The creature and the food product are commonly known as sea cucumber, bêche-de-mer in French, trepang (or trīpang) in Indonesian, gamat in Malaysian.
Trepang live on the sea floor and are exposed at low tide. Fishing was traditionally done by hand, spearing, diving or dredging. The catch was placed in boiling water before being dried and smoked, to preserve the trepang for the journey back to Makassar and other South East Asian markets. Trepang is still valued by Chinese communities for its jelly-like texture, its flavour-enhancing properties, and as a stimulant and aphrodisiac. Matthew Flinders made a contemporary record of how trepang was processed when he met Pobasso, a chief of a Makassan fleet in February 1803.
Fishing fleets began to visit the northern coasts of Australia from Makassar in southern Sulawesi, Indonesia from about 1720, but possibly earlier. While Campbell Macknight's classic study of the Makassan trepang industry accepts the start of the industry as about 1720, with the earliest recorded trepang voyage made in 1751, Regina Ganter of Griffith University notes a Sulawesi historian who suggests a commencement date for the industry of about 1640. Ganter also notes that for some anthropologists, the extensive impact of the trepang industry on the Yolngu people suggests a longer period of contact. Arnhem land rock art, recorded by archaeologists in 2008, appears to provide further evidence of Makassan contact in the mid-1600s. Contact has even been proposed from as early as the 1500s.
At the height of the trepang industry, Makassans ranged thousands of kilometres along Australia's northern coasts, arriving with the north-west monsoon each December. Makassan perahu or praus could carry a crew of thirty members, and Macknight estimated the total number of trepangers arriving each year as about one thousand. The Makassan crews established themselves at various semi-permanent locations on the coast, to boil and dry the trepang before the return voyage home, four months later, to sell their cargo to Chinese merchants. Marege' was the Makassan name for Arnhem land, (meaning literally "Wild Country") from the Cobourg Peninsula to Groote Eylandt in the Gulf of Carpentaria. Kayu Jawa was the name for the fishing grounds in the Kimberley region of Western Australia, from Napier Broome Bay to Cape Leveque. Other important fishing areas included West Papua, Sumbawa, Timor and Selayar. Matthew Flinders in his circumnavigation of Australia in 1803, met a Makassan trepang fleet near present day Nhulunbuy. He communicated at length with a Makassan captain, Pobasso, through his cook, who was also a Malay, and learned of the extent of the trade from this encounter. Ganter adds: "1,000 Macassans...must have seen a veritable invasion against the fewer than 7,000 British nestled into Sydney Cove and Newcastle." Nicholas Baudin also encountered 26 large perahu off the northern coast of Western Australia in the same year. Ganter states that the British settlements of Fort Dundas and Fort Wellington were established as a result of Phillip Parker King's contact with Makassan trepangers in 1821.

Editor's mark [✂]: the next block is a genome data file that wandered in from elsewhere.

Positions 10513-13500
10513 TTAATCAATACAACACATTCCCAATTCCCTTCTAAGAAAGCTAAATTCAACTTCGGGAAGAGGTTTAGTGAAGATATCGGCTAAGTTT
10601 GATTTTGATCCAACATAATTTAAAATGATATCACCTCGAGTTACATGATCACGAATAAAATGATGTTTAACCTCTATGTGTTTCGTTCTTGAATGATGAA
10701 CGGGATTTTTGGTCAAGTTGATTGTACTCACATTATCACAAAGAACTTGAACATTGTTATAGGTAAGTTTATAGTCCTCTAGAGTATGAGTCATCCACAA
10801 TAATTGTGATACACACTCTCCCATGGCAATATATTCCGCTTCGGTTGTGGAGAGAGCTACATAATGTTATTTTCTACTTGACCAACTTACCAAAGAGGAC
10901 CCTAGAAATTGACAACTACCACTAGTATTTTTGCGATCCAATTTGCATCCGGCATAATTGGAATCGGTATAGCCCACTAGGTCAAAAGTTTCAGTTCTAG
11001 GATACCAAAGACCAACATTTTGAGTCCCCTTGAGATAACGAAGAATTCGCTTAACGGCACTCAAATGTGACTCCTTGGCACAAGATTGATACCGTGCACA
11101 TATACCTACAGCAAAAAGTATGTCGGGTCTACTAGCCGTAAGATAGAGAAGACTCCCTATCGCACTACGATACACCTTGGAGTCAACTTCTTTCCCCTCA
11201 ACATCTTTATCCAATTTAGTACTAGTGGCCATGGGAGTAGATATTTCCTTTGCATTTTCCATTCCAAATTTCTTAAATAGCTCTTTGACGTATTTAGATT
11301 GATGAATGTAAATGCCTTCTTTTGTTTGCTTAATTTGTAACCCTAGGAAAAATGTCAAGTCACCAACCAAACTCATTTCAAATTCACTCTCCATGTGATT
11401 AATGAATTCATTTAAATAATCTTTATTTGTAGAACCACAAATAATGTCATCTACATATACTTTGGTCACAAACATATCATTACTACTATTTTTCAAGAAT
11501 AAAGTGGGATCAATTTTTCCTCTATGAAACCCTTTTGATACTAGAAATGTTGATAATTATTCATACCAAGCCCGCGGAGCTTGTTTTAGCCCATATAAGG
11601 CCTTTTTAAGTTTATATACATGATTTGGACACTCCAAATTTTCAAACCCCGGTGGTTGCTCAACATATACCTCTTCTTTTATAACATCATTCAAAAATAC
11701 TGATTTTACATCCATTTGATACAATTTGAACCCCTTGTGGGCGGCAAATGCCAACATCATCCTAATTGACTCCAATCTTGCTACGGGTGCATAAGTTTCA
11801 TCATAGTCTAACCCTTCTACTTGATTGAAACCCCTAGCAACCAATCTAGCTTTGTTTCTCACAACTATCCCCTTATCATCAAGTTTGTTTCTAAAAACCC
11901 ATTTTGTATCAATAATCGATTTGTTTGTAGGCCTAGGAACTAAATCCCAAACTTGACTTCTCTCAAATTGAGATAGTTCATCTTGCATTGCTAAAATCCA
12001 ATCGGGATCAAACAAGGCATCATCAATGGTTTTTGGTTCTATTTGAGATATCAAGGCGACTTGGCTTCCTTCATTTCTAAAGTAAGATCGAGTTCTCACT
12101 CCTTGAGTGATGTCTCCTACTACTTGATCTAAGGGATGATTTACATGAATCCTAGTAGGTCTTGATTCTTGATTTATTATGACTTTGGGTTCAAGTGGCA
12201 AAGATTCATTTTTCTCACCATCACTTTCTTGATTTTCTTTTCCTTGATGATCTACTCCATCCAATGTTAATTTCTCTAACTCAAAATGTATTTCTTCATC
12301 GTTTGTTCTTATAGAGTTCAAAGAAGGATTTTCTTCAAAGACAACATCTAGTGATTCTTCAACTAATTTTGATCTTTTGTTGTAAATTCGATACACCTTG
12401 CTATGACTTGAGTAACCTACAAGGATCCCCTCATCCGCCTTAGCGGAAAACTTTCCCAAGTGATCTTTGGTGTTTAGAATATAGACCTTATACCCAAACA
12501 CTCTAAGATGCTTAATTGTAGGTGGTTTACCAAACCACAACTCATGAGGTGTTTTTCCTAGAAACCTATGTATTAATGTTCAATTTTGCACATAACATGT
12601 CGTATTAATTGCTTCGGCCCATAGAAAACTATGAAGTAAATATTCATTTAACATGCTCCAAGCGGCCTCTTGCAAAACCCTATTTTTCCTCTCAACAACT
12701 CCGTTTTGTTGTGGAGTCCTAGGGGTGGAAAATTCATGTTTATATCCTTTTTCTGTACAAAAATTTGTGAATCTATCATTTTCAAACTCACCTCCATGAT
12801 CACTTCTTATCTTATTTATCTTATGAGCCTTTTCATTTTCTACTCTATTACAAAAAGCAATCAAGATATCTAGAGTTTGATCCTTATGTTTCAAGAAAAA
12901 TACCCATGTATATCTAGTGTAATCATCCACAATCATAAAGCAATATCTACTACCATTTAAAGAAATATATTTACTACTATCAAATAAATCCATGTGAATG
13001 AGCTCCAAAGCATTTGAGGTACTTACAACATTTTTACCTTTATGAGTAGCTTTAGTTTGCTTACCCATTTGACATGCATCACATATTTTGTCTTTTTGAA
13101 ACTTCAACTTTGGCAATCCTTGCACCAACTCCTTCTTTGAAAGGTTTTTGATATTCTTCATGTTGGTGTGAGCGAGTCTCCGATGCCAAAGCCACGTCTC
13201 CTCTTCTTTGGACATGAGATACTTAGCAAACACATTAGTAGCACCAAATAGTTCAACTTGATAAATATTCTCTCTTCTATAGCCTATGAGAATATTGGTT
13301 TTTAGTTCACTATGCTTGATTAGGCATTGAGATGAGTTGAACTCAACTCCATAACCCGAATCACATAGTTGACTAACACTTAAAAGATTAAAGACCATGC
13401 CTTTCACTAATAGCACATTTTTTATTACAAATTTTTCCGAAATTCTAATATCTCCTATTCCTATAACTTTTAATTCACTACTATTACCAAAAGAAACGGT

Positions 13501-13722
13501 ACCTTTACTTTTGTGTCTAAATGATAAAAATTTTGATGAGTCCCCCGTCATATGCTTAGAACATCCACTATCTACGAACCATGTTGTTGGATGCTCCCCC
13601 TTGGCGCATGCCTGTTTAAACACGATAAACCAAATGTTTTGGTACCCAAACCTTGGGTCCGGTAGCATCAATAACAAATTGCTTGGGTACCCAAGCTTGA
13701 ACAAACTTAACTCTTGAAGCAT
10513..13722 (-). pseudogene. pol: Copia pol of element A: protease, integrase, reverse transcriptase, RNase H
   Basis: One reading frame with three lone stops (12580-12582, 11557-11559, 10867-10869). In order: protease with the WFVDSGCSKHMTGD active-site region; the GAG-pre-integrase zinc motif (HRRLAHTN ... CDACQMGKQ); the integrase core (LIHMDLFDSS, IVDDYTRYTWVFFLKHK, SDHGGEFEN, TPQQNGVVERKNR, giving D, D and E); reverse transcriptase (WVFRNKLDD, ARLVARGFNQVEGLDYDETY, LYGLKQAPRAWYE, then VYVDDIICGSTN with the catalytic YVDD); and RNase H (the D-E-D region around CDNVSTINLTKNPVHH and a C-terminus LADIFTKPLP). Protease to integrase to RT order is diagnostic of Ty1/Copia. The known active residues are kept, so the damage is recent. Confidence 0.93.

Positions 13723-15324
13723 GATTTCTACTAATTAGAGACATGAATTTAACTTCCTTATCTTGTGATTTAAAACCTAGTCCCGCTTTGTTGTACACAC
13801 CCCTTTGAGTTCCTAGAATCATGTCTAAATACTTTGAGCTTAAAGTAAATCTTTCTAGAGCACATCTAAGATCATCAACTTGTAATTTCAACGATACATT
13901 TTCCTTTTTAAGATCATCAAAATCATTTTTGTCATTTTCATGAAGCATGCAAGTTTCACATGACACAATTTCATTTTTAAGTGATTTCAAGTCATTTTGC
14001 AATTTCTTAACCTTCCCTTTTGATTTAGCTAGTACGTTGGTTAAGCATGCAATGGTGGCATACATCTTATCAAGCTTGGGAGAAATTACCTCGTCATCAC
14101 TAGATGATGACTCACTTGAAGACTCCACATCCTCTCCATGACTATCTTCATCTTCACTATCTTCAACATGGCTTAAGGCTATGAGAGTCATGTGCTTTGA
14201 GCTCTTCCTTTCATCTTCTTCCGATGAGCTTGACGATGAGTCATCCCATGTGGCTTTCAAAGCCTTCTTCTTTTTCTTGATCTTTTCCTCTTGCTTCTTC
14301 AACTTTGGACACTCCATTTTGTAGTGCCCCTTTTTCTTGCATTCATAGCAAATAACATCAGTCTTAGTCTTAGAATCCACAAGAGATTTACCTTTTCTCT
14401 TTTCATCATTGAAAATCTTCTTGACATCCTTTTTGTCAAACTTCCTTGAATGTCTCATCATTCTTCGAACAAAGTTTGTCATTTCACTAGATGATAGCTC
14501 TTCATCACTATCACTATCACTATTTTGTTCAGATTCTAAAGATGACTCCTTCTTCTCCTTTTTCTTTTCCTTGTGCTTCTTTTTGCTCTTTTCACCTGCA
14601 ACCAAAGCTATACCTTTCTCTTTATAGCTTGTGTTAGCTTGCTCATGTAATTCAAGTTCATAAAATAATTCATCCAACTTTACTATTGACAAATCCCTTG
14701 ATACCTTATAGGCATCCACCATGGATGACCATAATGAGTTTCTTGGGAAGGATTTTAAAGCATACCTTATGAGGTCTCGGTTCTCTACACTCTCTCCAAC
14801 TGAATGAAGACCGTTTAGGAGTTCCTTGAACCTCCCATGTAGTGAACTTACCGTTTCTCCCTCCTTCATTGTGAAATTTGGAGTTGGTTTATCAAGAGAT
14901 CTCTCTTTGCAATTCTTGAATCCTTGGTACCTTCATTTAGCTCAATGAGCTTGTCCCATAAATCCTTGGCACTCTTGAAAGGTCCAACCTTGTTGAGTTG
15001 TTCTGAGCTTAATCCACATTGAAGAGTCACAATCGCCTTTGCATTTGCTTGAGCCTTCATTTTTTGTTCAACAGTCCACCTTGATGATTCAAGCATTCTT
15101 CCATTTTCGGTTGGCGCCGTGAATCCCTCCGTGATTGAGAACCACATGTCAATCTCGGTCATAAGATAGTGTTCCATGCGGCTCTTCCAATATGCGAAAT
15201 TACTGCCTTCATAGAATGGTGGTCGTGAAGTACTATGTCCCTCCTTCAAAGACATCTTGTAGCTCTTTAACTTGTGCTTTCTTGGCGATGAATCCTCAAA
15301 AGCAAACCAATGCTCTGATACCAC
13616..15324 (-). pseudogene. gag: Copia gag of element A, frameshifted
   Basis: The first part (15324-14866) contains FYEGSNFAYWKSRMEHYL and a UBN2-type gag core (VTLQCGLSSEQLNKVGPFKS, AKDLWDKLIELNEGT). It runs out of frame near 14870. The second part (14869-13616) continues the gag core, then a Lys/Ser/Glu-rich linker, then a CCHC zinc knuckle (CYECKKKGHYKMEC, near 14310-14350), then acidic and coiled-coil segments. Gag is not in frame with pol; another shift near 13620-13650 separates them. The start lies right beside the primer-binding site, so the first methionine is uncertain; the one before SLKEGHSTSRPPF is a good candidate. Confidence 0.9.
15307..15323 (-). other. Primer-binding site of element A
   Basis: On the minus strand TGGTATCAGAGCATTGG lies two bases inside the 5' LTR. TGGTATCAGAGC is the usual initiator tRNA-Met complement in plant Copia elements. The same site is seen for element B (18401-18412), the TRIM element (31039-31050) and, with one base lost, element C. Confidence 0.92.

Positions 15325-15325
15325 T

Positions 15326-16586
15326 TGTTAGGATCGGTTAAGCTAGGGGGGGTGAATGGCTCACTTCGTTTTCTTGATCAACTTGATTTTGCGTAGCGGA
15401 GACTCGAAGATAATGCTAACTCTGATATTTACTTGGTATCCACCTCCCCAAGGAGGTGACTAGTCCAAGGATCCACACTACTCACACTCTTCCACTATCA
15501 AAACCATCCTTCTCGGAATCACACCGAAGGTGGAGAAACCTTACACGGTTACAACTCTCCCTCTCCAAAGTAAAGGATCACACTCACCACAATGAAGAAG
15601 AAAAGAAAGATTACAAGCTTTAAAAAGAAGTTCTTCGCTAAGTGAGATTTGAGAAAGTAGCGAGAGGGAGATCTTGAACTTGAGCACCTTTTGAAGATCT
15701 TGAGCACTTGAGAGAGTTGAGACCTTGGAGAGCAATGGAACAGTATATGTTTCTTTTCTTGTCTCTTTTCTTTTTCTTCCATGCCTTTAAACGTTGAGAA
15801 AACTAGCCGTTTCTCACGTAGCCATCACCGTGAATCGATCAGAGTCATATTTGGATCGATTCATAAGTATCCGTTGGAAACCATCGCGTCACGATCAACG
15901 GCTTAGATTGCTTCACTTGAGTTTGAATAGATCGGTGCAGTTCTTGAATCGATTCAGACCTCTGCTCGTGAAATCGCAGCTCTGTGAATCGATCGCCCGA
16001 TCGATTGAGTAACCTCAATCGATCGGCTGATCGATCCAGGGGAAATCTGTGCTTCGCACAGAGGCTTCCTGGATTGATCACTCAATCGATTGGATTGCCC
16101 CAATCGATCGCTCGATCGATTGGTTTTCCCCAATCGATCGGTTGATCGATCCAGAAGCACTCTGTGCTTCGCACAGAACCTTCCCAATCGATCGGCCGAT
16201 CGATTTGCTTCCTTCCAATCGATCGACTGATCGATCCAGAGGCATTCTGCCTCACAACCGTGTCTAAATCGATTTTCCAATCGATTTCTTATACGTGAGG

Using Daeng Rangka, the last Makassan trepanger to visit Australia, lived well into the 20th century and the history of his voyages are therefore well documented. He first made the voyage to northern Australia as a young man. He suffered dismasting and several shipwrecks, generally positive but occasionally conflicting relationships with Indigenous Australians, and was the first trepanger to pay the South Australian government trepanging licence in 1883, an impost that made the trade less viable. The trade continued to dwindle toward the end of the 19th century, due to the imposition of customs duties and licence fees and probably compounded by overfishing. Using Daeng Rangka commanded the last Makassar perahu, which left Arnhem Land in 1907.